Since Galerie Kreo’s arrival on the design scene in 1999, Clémence and Didier Krzentowski have, true to the Esperanto translation of the gallery’s name, ‘created’ extensively. They have a remarkably fluid ethos when it comes to the designers with whom they work, accepting that planning, research and development take time and cost money. But these factors don’t hinder them one bit in their quest to produce the finest limited edition designs.
Click here (opens in new tab) to see the new designs.
‘We are a design laboratory in the true sense of the term’, they explain. Admitting that, from sketch to presentation, most of their pieces take two and a half years, it’s all the more impressive that their latest clutch of 16 designs, recently unveiled, have made it this far. But it’s precisely this working relationship and devotion to the process, as much as the final product, which makes their work so intriguing, not to mention exquisitely finished.
Over the years they’ve built up a small but tightly edited pool of designers, both young and established, from Naoto Fukasawa to Wieki Somers, the Bouroullec brothers to François Azambourg. ‘The designers with whom we work all have a certain way of expressing themselves and an uncompromising stance’, they say. ‘In addition they are all on a perpetual personal quest’. And taking in the 16 new works, they’re quests that have clearly found their individual destinations.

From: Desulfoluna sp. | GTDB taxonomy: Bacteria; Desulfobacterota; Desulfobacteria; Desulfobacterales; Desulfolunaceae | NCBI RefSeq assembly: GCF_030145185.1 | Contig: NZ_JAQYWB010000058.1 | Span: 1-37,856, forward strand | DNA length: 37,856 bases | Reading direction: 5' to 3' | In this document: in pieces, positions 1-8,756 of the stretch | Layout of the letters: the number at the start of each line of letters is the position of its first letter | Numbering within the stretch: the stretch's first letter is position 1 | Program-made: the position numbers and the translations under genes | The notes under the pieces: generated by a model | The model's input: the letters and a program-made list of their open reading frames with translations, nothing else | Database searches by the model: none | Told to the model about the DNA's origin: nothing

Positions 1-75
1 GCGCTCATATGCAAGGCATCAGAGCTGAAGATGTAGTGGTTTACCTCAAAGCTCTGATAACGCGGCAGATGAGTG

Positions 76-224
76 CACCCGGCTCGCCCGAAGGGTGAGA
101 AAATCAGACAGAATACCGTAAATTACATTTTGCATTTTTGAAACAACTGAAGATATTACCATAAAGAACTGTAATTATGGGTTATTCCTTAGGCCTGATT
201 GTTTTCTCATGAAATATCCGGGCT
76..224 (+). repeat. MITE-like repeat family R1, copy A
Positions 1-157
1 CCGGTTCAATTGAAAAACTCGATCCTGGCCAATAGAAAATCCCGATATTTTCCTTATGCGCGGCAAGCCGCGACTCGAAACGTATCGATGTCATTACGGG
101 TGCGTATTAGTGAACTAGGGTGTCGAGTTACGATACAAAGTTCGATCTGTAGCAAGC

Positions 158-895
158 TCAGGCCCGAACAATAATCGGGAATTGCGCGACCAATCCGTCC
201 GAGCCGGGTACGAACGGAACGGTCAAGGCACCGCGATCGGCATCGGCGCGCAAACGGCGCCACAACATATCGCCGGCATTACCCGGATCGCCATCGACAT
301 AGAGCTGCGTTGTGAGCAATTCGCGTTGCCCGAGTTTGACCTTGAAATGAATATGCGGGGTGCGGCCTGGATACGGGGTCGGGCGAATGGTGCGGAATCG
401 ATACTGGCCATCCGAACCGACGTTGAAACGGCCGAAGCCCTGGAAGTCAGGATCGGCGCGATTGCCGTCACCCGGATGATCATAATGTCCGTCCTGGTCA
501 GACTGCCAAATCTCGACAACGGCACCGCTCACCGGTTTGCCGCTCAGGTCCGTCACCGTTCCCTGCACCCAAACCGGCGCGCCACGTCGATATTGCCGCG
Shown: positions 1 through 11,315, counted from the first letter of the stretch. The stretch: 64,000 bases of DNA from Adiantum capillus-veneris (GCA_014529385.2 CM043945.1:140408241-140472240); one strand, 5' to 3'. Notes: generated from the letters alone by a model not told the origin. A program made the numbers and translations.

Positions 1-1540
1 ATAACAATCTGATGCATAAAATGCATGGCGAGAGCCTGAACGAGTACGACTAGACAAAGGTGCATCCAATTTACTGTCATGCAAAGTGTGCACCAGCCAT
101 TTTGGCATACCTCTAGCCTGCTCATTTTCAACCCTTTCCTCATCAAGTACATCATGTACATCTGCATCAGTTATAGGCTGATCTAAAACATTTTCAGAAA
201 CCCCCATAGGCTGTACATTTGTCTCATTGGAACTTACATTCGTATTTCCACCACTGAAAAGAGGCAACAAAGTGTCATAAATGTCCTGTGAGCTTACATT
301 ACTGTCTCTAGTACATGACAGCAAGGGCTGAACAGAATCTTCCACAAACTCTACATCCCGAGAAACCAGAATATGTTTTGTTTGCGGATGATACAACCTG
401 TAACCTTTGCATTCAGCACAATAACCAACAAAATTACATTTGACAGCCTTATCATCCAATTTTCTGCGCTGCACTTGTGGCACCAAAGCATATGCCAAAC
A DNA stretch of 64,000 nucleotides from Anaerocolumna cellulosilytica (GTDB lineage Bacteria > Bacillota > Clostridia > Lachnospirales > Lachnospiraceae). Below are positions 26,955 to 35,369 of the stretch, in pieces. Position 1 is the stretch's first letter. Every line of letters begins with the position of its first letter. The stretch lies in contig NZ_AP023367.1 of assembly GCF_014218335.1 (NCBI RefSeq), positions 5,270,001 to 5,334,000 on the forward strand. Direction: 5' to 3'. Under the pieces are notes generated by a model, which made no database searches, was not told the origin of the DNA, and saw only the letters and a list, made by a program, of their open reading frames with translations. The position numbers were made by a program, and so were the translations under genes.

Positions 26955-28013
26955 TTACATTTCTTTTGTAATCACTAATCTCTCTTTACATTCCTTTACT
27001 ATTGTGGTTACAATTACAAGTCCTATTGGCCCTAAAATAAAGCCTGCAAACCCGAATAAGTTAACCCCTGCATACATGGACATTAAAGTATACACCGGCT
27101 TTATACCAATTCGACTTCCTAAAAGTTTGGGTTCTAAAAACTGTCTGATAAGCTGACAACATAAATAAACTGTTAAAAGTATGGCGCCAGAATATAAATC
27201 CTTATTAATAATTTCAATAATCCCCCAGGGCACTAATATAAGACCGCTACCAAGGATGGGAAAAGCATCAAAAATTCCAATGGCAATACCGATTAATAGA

31, rue Dauphine
Last chance to see: Faith Ringgold: 'American People’ at the de Young Musuem, San Francisco
We interview Faith Ringgold, whose major retrospective exhibition ‘American People’ runs until 27 November at the de Young Musuem, San Francisco
By Aindrea Emelife • Published
The best art gifts for the creative in your life
Get inspired with our ongoing guide to the best art gifts for the 2022 Christmas season
By Harriet Lloyd-Smith • Published
2022 NGV Architecture Commission is an evolving, artist-led reimagining of a Greek icon
Temple of Boom, the 2022 NGV Architecture Commission, is an evocative reimagining of The Parthenon designed by architects Adam Newman and Kelvin Tsang with interventions by Australian artists
By Martha Elliott • Published